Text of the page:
The martian cores state

  • #1

Main Question or Discussion Point

Some say its liquid some say its solid, heres what i think. While i believe about 60-80% is solid, i believe the rest is similar to earths mantle in a sticky molten state. Due to its very slow movemet it would not generate a global magnetic field. It would however generate enough heat to the surface to produce volcanic activity every 100,000- 1 million years or so. Due to the size and the rate of cooling i came to this. Any thoughts on this?
 

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  • #2
Simon Bridge
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The immediate thought of any sensible physicist - particularly those with an interest in planetary physics - will be to wonder how you are supporting these thoughts. What is the scientific evidence that leads you to these ideas? How did you arrive at the 60-80% figure?
 
  • #3
The fact its 1/2 the size of earth and its 4.6 billion year old history tells it cant be like earths core because its smaller and it cant be completly solid because 4.6 billion years isnt enough time to completely solidify a core 100% so im giving a rough estimate. Plus the minimal volcanic activity, i read they found evidence of a lava flow that occured 2 million years ago and they had a marsquake last year so it must be active in some way or another. But its not as active as earth for obvious reasons like its smaller an less dense so there isnt enough heat to power that much volcanism. Thats all.
 
  • #4
Plus if it were liquid like earths it would have much more heat for the mantle and volcanism.
 
  • #5
Simon Bridge
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That is actually enough time - however, more recent data suggest an FeS core making it more likely to be at least gooey. A lot depends on the chemistry.

You may like to see:
http://cars9.uchicago.edu/gsecars/LVP/publication/News/X-rays%20reveal%20secrets%20of%20Mars'%20core.htm [Broken]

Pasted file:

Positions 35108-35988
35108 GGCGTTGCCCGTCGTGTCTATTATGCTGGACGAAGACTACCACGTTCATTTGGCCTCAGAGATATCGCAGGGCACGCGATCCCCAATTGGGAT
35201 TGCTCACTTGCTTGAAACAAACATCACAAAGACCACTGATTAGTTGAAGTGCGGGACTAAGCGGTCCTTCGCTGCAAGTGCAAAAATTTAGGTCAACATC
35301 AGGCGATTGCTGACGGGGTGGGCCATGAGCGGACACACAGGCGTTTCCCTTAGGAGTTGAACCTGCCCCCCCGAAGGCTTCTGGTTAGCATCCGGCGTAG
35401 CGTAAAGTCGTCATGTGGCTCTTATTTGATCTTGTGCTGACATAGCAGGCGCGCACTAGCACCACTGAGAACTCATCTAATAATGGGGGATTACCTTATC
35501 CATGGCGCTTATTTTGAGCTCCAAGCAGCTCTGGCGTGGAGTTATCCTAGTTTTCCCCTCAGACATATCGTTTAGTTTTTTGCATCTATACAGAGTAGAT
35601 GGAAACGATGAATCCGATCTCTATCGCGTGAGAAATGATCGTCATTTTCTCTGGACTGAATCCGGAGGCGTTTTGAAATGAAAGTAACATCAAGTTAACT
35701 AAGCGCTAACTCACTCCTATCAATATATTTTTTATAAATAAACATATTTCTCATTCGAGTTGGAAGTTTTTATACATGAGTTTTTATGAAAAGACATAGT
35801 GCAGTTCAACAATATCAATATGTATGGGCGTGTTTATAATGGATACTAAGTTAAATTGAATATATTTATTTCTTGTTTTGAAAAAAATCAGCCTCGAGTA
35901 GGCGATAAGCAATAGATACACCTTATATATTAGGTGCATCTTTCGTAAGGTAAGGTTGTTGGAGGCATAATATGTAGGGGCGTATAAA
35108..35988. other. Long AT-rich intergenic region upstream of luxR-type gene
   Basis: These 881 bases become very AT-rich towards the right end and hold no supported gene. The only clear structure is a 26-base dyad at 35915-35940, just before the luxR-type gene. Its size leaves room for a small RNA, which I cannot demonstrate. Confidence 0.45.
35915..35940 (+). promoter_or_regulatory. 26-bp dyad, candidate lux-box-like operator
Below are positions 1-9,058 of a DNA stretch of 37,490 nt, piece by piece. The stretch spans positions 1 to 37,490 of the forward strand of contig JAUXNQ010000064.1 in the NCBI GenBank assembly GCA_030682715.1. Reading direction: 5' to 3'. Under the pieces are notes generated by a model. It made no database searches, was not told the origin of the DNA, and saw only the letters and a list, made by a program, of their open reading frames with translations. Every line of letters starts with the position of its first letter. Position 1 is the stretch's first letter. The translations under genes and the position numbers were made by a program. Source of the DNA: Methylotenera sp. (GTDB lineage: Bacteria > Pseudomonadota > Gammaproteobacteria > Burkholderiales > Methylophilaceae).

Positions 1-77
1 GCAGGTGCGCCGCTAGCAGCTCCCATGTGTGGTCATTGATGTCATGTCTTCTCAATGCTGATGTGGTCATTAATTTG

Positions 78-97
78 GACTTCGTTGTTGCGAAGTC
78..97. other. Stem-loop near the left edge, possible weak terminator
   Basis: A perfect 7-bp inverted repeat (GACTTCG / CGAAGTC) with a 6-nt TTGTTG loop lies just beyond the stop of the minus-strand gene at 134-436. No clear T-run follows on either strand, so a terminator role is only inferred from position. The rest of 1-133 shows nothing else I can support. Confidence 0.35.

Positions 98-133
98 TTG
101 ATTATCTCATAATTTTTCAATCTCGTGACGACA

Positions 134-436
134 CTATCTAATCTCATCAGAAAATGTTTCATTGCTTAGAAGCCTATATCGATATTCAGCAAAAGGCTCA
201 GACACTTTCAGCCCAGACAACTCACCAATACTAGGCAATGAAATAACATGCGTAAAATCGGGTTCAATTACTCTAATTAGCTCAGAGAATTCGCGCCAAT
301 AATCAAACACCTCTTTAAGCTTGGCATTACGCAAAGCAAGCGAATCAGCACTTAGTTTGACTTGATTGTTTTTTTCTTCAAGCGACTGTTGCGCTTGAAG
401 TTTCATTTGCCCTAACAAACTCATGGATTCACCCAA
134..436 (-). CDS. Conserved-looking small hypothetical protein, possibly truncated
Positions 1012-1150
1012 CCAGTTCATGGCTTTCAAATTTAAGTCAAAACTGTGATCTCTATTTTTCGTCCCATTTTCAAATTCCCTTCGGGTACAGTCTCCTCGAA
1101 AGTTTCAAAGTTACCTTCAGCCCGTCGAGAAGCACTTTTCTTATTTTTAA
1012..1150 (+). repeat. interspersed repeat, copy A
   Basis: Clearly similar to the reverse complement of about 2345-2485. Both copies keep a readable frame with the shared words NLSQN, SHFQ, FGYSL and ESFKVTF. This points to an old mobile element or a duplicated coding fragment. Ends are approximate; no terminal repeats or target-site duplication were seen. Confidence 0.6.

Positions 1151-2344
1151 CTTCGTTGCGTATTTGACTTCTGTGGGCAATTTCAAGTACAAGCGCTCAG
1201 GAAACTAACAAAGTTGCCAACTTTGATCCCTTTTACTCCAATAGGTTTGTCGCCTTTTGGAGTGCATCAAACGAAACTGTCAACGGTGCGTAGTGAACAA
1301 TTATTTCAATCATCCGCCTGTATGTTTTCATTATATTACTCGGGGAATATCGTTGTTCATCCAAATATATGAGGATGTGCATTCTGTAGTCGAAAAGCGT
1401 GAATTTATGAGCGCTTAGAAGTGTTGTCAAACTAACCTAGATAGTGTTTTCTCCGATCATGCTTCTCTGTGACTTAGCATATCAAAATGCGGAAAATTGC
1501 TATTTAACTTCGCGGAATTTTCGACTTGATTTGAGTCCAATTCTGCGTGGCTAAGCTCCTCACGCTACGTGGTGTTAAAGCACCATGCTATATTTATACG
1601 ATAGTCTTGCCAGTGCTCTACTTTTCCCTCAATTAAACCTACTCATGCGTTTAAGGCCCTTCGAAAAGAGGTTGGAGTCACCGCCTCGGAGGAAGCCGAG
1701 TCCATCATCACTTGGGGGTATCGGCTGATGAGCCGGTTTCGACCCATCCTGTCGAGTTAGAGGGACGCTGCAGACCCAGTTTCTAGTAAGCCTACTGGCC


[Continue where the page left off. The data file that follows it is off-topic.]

I take it the 60-80% figure was just a wild guess?
 
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  • #6
Yep a total guess, based on lack of magnetic field.
 
  • #7
Simon Bridge
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There is a saying along the lines of "67.5% of statistics are made up on the spot" :)
Not a good idea around scientists - they are all used to peer reviewed articles.

You'll just get questions like "What was it about the lack of magnetic fields that suggested that particular ratio as a worthwhile guess?" :) On the other hand, it is totally OK to not know.
 
  • #8
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http://cars9.uchicago.edu/gsecars/LVP/publication/News/X-rays%20reveal%20secrets%20of%20Mars'%20core.htm [Broken]
In the diagram, they call Mars "nearest neighbour". We had an argument in another thread about that! Similarity to earth != distance from earth.

It's no surprise the journalists get it wrong when the sources they copy from are ambiguous. Should we write to them?
 
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  • #9
Simon Bridge
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It's an ambiguous description anyway - the planet physically closest to the Earth changes over time. For all you know they will quote you the parable of the good Samaritan.
 

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